Maths - using units, decimals and standard form

Significant figures

Sometimes we do not always need to give detailed answers to problems - we just want a rough idea. When we are faced with a long number, we could round it off to the nearest thousand, or nearest million. And when we get a long decimal answer on a calculator, we could round it off to a certain number of decimal places. Another method of giving an approximated answer is to round off using significant figures.

The word "significant" means "having meaning".

With the number 368249, the 3 is the most significant digit, because it tells us that the number is 3 hundred thousand and something. It follows that the 6 is the next most significant, and so on.

With the number 0.0000058763, the 5 is the most significant digit, because it tells us that the number is 5 millionths and something. The 8 is the next most significant, and so on.

Be careful with numbers such as 30245, as the 3 is the first significant figure and 0 the second, because of its value as a place holder.

We round off a number using a certain number of significant figures. The most common are 1, 2 or 3 significant figures.

Remember the rules for rounding up are the same as before:

  • if the next number is 5 or more, we round up
  • if the next number is 4 or less, we do not round up

When using significant figures in calculations, we need to take into account the measurements we have made.

If measurements have been made to one, two or three significant figures, we cannot have more significant figures in answers to any calculations we make.

Using units

Most animal and plant cells are 0.01 to 0.10 mm in size. The smallest thing seen with the naked eye is about 0.05 mm.

For all cells we need a microscope to see them in any detail.

The best unit to measure most cells is the micrometre, which has the symbol μm.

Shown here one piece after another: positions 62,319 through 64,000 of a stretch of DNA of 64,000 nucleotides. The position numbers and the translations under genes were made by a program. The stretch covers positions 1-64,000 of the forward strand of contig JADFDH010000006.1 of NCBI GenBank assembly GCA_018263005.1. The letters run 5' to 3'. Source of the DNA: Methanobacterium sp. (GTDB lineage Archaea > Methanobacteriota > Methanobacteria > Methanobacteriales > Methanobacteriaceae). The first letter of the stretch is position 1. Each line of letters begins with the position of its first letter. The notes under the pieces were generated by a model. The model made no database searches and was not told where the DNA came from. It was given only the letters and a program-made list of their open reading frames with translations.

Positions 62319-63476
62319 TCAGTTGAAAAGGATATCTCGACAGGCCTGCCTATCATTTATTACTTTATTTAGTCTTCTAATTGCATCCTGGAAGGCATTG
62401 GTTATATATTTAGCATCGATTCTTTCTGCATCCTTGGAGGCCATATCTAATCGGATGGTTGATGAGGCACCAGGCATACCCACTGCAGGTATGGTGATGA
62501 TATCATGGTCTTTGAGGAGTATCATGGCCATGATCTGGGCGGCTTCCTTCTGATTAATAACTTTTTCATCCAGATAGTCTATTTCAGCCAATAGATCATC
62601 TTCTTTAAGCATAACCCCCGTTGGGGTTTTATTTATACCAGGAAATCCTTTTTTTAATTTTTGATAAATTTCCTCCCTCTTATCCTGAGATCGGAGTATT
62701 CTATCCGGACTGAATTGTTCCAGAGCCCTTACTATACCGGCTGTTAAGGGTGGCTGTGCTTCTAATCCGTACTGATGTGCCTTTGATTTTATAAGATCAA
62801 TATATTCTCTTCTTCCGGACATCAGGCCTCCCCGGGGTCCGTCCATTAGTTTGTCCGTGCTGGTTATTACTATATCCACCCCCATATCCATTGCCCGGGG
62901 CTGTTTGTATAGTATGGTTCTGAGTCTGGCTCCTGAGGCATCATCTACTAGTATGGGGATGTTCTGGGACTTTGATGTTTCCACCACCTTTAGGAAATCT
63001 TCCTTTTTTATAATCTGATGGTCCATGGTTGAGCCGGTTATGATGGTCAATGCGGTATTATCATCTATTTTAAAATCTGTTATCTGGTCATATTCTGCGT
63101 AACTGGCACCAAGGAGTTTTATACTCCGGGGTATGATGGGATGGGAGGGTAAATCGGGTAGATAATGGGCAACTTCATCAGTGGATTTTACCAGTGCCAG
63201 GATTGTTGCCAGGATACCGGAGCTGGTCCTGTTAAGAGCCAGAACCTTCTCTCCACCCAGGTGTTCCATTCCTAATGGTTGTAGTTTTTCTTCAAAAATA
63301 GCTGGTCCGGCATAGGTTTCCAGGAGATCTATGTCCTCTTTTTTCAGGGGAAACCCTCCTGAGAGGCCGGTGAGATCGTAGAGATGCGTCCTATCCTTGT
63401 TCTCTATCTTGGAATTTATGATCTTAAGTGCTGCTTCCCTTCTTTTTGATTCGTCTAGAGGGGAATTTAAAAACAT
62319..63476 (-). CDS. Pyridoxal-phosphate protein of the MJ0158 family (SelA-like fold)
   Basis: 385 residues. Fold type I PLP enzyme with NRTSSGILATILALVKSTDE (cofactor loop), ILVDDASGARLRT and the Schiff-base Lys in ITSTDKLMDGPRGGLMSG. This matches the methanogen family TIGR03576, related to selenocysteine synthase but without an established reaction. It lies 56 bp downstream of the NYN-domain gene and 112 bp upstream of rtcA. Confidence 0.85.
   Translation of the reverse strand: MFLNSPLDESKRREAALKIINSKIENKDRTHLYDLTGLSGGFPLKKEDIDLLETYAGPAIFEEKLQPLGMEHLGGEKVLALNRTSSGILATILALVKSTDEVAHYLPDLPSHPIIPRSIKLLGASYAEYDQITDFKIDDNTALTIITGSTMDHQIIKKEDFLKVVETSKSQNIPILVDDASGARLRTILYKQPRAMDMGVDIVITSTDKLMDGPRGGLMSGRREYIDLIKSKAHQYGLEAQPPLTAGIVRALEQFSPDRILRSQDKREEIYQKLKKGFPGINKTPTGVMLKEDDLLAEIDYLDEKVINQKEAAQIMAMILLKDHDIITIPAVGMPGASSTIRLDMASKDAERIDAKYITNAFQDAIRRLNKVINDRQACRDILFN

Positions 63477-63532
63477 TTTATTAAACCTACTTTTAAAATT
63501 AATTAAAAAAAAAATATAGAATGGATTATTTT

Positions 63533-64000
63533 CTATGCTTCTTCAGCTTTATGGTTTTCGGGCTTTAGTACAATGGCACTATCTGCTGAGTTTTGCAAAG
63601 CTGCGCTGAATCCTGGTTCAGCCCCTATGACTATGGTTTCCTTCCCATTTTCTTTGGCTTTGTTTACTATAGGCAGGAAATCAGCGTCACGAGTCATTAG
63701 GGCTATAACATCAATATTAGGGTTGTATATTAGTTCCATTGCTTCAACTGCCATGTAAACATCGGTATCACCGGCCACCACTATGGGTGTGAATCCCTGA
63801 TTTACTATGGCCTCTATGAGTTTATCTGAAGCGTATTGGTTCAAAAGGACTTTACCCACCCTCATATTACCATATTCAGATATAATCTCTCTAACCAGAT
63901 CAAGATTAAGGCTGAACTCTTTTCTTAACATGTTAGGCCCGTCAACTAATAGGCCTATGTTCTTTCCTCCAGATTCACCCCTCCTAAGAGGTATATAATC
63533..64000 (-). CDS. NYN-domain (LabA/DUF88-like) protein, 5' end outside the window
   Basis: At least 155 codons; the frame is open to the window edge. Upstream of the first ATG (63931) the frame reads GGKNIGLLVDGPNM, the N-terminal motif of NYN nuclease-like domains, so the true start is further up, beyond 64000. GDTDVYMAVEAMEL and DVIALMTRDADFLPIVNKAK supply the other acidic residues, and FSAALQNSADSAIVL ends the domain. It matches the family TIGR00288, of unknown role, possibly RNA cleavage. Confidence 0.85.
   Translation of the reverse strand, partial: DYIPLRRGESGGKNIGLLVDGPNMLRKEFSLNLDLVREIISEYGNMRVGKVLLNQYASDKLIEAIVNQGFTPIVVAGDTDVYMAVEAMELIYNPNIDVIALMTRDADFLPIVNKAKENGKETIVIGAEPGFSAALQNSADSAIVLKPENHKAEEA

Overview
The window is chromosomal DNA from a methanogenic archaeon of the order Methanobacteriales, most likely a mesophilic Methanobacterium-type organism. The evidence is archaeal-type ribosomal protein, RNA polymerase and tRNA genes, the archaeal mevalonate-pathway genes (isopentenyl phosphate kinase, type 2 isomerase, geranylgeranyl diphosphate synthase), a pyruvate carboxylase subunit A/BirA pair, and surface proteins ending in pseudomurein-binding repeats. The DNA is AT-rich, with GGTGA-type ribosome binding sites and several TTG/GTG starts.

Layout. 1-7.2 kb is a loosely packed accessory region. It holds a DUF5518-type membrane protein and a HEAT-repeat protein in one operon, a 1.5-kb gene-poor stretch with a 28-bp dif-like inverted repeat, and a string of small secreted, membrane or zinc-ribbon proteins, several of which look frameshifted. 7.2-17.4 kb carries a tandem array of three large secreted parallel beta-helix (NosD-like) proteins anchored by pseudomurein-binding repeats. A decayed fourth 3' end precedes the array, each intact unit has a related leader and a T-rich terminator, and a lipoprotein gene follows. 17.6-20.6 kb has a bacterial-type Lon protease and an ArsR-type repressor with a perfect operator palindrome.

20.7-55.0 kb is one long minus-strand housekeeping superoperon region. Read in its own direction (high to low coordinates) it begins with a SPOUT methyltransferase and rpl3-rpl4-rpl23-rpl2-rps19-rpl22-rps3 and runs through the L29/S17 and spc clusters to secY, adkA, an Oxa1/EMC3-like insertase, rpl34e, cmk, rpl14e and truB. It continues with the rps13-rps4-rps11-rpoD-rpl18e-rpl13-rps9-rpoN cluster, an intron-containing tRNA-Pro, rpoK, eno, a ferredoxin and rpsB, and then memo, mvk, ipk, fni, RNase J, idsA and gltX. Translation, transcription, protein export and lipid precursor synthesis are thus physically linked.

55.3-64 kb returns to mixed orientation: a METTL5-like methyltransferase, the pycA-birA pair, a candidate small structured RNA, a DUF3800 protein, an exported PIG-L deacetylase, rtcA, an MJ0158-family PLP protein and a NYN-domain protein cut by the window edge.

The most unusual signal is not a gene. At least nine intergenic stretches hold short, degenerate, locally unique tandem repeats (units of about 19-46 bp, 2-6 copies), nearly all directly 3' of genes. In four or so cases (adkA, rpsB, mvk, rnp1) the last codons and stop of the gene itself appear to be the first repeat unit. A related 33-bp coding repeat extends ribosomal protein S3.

For some sub-cellular structures, for instance ribosomes, or organisms such as viruses, it’s best to use a smaller unit – the nanometre.

One metre can be broken down into the following measurements:

Millimetre, mmMicrometre, μmNanometre, nm
\frac{1}{1000}\; metre \frac{1}{1000}\; millimetre \frac{1}{1000}\; micrometre
Division of a metre as a fraction \frac{1}{1000}\; metre \frac{1}{1\: 000\: 000}\; metre \frac{1}{1\: 000\: 000\: 000}\; metre
Division of a metre in standard form1 × 10-3 m1 × 10-6 m1 × 10-9 m

A unit we use in everyday lives is the centimetre, \frac{1}{100} m, or 1 × 10-2 m.


Decimals allow us to clearly identify that a number is not whole. They show us fractions of numbers in a very clear way.

So 0.5 is halfway between 0 and 1. 0.25 is one quarter of the way and 0.75 is three quarters.

  • 0.1 is a tenth (1 ÷ 10)
  • 0.01 is a hundreth (1 ÷ 100)
  • 0.001 is a thousandth (1 ÷ 1000)

Standard form - Higher

When writing and working with very large or very small numbers, we use standard form.

Standard form shows the size of numbers as powers of 10.

Standard form numbers are written as:
  • A × 10n
  • A is a number greater than 1 but less than 10
  • n is the index or power, always in powers of 10

Using standard form for large numbers

  • A population of 120 000 000 microorganisms could be written as 1.2 × 108.
  • This number can be written as 120 000 000.0.
  • If the decimal place is moved eight spaces to the left we get 1.2.
  • So we put × 108 after 1.2 to show this.
  • It makes a very large number easier to write down.

Using standard form for small numbers

  • A red blood cell's diameter of 7 μm or 0.000007 m could be written as 7 × 10-6 m.
  • This number can be written as 0.000007.
  • If we move the decimal place six spaces to the right we get 7.0.
  • So we put × 10-6 after 7 to show this.
  • Because the original number is less than 1 metre, we put a minus sign before the 6.
  • It makes a very small number easier to write down.

Calculating the magnification of a cell

Image of dividing cells and their measurements

In a book, a micrograph of the cell measured 100 mm.

The real size of the cell shown is 0.05 mm.

To calculate the magnification:

\textup{magnification} = \frac{100\; \textup{mm}}{0.05\; \textup{mm}} = 2000

It's important to work in the same units when calculating magnification. Sizes of most cells are given in micrometres, with the symbol μm.

To calculate magnification using the same formula in micrometres, convert the measurement of the cell above from millimetres (mm) into micrometres (μm):

Cell measurement = 100 mm

1 mm = 1000 μm

100 mm = 100 × 1000 μm

100 mm = 100 000 μm

The real size of the cell above in micrometres is 50 μm.

The magnification of the image:

\textup{magnification} = \frac{100\; 000 \;  \textup{μm}}{50\;   \textup{μm}} = 2000

From this, we know that the image has been magnified 2000 times.